“No matter how much I gave away, it was never enough.” With these words, Kelsey Wicks, 26, described her calling to religious life. Although she had been studying at the Augustine Institute in Denver, Colorado and working as a campus minister, she always felt called to something more.
Now, Wicks is preparing to enter the Dominican Sisters of St. Cecilia on August 10, pursuing a vocation that she describes as “a beautiful challenge.”
The idea of a vocational crisis has been a concern within the Church for years. Both Pope John Paul II and Benedict XVI have spoken of this crisis, highlighting the importance of prayer and fostering the conditions favorable to vocational development.
But while other religious orders are struggling to stay alive, the Dominican Sisters of St. Cecilia, better known as the Nashville Dominicans, are thriving. With 230 sisters serving in 34 schools in the United States, as well as starting a ministry in Australia, the order is truly alive and flourishing.
Founded in 1860, the Nashville Dominicans are preparing to celebrate 150 years of service to the Church. Marked by their full black-and-white habit, their teaching apostolate, and their charisms of joy and fidelity, they are an order that continues to see abundant new vocations in modern times.
One of these new vocations is Wyoming native Kelsey Wicks.
Wicks said that she had thought about the possibility of a religious vocation as a young girl. Those ideas continued to develop over time, in a discernment process that Wicks says is still continuing to this day, even as she prepares to enter the convent. “I wish more girls understood that you can go to a convent, and you continue your discernment there. It’s less scary that way,” she explained to CNA.
According to Wicks, immersion in the Sacraments, the assistance of a spiritual director, and a strong prayer life were crucial components in the discernment process. “You really need to spend time talking to God and getting to know Him,” she said. “And then falling in love with Him. It’s an amazing experience!”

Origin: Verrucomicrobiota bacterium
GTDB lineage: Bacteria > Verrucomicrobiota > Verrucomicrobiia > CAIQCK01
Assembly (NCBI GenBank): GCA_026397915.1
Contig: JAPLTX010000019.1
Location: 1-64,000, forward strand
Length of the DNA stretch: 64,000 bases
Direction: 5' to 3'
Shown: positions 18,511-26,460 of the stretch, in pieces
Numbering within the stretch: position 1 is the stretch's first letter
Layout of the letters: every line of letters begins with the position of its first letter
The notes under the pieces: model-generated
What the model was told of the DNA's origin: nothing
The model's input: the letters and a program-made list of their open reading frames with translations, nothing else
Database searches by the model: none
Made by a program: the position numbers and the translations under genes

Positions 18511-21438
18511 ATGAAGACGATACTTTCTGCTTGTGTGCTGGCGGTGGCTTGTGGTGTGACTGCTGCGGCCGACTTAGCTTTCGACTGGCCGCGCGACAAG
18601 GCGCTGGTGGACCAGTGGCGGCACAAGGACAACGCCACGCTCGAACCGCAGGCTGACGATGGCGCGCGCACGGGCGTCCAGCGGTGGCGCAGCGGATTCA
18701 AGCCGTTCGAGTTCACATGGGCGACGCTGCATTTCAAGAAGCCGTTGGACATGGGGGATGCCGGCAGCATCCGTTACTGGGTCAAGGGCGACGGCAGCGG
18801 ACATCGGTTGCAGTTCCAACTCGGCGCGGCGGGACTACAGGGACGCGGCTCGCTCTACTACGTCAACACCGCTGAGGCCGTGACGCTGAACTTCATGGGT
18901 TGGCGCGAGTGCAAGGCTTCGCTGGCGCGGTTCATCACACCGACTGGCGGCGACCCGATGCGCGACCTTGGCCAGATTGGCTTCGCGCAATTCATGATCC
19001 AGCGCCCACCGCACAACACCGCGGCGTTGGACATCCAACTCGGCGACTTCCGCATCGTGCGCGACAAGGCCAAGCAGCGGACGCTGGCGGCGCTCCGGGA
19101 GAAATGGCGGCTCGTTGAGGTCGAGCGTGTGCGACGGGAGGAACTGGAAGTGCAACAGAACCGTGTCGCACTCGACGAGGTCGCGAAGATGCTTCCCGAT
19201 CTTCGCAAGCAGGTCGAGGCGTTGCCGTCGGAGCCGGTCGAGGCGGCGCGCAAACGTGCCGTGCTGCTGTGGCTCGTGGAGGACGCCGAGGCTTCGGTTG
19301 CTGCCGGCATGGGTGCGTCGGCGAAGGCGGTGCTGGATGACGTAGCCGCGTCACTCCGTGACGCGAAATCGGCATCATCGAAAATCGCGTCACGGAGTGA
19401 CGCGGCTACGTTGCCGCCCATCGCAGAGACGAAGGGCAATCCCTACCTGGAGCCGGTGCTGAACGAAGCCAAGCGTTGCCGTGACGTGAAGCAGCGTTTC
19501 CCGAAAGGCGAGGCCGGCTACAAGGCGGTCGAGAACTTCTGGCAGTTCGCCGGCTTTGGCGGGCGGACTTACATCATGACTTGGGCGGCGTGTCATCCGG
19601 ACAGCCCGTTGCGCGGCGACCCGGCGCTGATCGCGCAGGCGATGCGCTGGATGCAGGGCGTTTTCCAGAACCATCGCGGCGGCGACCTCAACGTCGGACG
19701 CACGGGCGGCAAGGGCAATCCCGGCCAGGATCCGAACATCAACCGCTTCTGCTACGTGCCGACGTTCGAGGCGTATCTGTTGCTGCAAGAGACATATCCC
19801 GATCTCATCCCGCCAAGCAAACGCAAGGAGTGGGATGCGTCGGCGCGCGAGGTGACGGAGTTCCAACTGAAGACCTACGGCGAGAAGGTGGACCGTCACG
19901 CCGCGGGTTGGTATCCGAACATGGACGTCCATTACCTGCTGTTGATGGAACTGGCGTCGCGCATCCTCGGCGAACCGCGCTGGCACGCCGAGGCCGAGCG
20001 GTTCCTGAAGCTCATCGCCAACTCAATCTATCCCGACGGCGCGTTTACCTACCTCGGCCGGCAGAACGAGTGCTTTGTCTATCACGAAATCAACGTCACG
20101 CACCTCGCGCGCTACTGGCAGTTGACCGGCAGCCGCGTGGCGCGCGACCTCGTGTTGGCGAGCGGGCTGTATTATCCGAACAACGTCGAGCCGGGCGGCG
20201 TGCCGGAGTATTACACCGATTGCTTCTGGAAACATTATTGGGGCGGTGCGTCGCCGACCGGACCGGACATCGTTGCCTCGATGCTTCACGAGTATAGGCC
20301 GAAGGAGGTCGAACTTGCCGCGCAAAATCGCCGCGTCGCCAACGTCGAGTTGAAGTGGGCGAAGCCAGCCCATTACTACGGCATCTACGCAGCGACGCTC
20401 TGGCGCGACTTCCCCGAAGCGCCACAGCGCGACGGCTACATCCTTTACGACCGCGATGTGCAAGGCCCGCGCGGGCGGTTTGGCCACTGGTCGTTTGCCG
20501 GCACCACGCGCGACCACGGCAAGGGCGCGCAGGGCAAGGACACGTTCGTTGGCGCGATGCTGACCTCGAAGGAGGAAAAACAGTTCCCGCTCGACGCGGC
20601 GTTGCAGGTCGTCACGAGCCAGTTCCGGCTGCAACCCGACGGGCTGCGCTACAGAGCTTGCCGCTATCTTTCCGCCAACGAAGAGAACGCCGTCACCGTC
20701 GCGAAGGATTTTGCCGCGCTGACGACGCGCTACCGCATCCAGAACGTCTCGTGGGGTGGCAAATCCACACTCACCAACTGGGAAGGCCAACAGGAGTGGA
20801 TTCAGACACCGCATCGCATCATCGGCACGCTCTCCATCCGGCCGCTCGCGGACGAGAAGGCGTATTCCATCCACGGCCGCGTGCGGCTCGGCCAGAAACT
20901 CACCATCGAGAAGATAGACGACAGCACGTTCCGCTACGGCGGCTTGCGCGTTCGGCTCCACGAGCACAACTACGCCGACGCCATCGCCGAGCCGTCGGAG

In addition to these elements, her advice to girls who are discerning their vocation is to spend time in silence. “It’s so easy to miss the small whispering of God if your life is clouded by the noise of the world,” she said.
Wicks said she was particularly attracted to the Nashville Dominicans by their profound charism of joy, as well as their deep prayer life and spirituality. “It was such a beautiful thing to watch 100 nuns doing their daily prayers,” she said. “There is this twinkle in their eyes. You can just see that they really know the Lord.”
The Dominicans currently have 45 sisters in their initial formation program and are preparing for a large class of postulants to enter the community in August.
Sister Mary Emily, Vocations Director for the Nashville Dominicans, told CNA that she has seen “a steady increase in the interest in religious life and a great openness to considering it.”
“Many young women are attracted to this life that includes a strong prayer life, a strong community life, a single apostolate of teaching and the witness of a religious habit,” Sr. Mary Emily explained.
Wicks agreed, saying that the witness of the Dominicans is deeply attractive because they are truly alive in the Lord.
“If young people are going to give up their life, they want to give it up for something that is both challenging and beautiful,” qualities that she sees being lived out by the sisters. “They are faithful to Christ. They are fully habited. They are truly visible, living witnesses. And that witness speaks to the heart.”
Describing the beauty of watching the young women entering the community, Sister Mary Emily added, “They could have successful careers and if called, would make beautiful wives and mothers. These women are healthy, wholesome, bright and idealistic. Yet they have heard the call to follow Christ and they are answering it…These young women are women in-love.”
This is certainly true of Wicks, who expressed her excitement to enter a life of total dedication to the Lord, saying, “Before, I would be leaving prayer to go to work. Now, I’ll be leaving work to go to prayer. When those bells ring, you drop everything and go to the Chapel.”
Upon entering the community, Wicks and the other women joining her will spend one year known as the “postulant year,” during which they will be immersed into religious life, learning the daily life of the community and participating in all community prayers, duties and activities. They will also learn about the Dominican spirituality, history and charism, as well as receive spiritual guidance. In addition, they will take classes in philosophy, theology and secular subjects in preparation for their teaching apostolate.
“It’s so special to be able to be set aside for the Lord in such a complete way,” said Wicks. “And to have a schedule and lifestyle that fully revolve around Him.”